Feb 18, 2021

  • Blog

    Israeli-Palestinian Conflict, COVID-19 Variants, Myanmar: RAND Weekly Recap

    This weekly recap focuses on alternatives in the Israeli-Palestinian conflict, sexual assault and sexual harassment in the military, how couples can sleep better during the pandemic, and more.

    Feb 12, 2021

  • F-16 Fighting Falcons in formation with two Royal Saudi Air Force F-15E Strike Eagles, after receiving fuel from a KC-135R Stratotanker

    Research Brief

    The Role of U.S. Airpower in Defeating ISIS

    The United States used airpower in Syria and Iraq to halt ISIS's momentum and help defeat the organization, without committing a large number of ground forces.

    Feb 12, 2021

  • Mullah Abdul Ghani Baradar, the leader of the Taliban delegation, signs an agreement with Zalmay Khalilzad, U.S. envoy for peace in Afghanistan in Doha, Qatar, February 29, 2020, photo by Ibraheem al Omari/Reuters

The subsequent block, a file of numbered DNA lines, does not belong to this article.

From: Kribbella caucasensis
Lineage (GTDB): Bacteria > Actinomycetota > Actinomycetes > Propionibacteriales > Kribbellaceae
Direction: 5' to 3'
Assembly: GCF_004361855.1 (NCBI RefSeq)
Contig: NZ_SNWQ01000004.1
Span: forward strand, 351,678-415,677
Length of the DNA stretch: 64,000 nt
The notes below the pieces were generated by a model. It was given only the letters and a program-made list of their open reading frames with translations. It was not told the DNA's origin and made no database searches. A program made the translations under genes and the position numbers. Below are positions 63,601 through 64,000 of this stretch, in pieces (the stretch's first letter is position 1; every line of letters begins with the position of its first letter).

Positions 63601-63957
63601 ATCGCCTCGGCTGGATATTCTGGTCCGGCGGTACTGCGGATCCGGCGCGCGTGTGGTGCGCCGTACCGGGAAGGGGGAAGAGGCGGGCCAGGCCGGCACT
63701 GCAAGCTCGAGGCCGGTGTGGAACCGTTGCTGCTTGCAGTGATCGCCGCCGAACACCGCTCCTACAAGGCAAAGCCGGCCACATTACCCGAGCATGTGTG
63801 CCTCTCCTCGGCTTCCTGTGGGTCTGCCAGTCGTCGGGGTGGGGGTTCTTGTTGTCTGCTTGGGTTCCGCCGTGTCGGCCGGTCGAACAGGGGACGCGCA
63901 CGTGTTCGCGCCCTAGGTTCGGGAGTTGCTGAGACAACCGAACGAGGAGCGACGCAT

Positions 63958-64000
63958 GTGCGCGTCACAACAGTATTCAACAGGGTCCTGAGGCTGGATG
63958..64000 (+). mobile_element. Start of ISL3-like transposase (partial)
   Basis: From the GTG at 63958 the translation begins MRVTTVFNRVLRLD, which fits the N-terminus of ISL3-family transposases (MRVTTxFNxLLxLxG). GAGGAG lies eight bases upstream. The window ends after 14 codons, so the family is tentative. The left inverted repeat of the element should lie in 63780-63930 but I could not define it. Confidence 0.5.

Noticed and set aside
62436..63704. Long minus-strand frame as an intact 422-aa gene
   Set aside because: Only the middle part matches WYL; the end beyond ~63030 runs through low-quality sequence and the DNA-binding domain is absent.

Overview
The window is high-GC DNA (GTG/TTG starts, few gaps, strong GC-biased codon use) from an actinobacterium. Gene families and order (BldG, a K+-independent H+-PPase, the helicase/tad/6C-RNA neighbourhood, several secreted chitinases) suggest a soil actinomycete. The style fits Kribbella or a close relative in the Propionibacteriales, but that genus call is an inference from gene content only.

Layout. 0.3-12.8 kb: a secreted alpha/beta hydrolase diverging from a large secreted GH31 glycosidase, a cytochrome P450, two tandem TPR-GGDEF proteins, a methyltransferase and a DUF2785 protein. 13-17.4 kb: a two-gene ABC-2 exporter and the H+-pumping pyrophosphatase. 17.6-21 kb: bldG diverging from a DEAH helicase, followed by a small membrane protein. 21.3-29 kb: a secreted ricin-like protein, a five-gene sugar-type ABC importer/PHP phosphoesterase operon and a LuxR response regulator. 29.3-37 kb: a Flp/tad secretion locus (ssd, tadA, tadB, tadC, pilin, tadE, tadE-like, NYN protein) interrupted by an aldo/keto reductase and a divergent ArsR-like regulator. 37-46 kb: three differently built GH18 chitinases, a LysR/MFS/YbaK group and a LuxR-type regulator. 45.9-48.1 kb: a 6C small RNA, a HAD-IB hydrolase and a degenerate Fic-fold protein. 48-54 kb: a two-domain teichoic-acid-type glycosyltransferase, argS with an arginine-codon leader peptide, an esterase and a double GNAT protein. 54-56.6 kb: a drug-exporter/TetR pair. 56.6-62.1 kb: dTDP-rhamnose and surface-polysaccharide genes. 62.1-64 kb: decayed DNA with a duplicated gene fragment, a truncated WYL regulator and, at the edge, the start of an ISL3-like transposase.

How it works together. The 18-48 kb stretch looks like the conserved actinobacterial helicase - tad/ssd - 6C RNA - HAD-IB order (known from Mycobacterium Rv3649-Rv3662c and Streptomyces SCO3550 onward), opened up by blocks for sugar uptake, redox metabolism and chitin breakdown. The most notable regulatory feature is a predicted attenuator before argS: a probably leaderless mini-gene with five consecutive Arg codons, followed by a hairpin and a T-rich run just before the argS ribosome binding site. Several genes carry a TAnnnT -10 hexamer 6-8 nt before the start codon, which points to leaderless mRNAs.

Commentary

    Afghanistan: Give Peace a Chance

    The timetable set out in the Afghan peace agreement was always unrealistically ambitious. If the Biden administration postpones the May withdrawal of U.S. troops, then this could provide the two Afghan sides more time to address core issues that must be resolved if any settlement is to stick.

    Feb 9, 2021

  • Digital world map, photo by kontekbrothers/Getty Images

    Commentary

    Humility and Limits

    When it spurns global institutions and norms and throws its considerable military weight around, the United States destroys its greatest competitive advantage—the prized role as the hub of a predominant network of global power.

    Feb 9, 2021

  • Myanmar Army armored vehicles drive along a street after they seized power in a coup in Mandalay, Myanmar, February 2, 2021, photo by Stringer/Reuters

    Commentary

    Myanmar Coup: First Foreign Policy Test for President Biden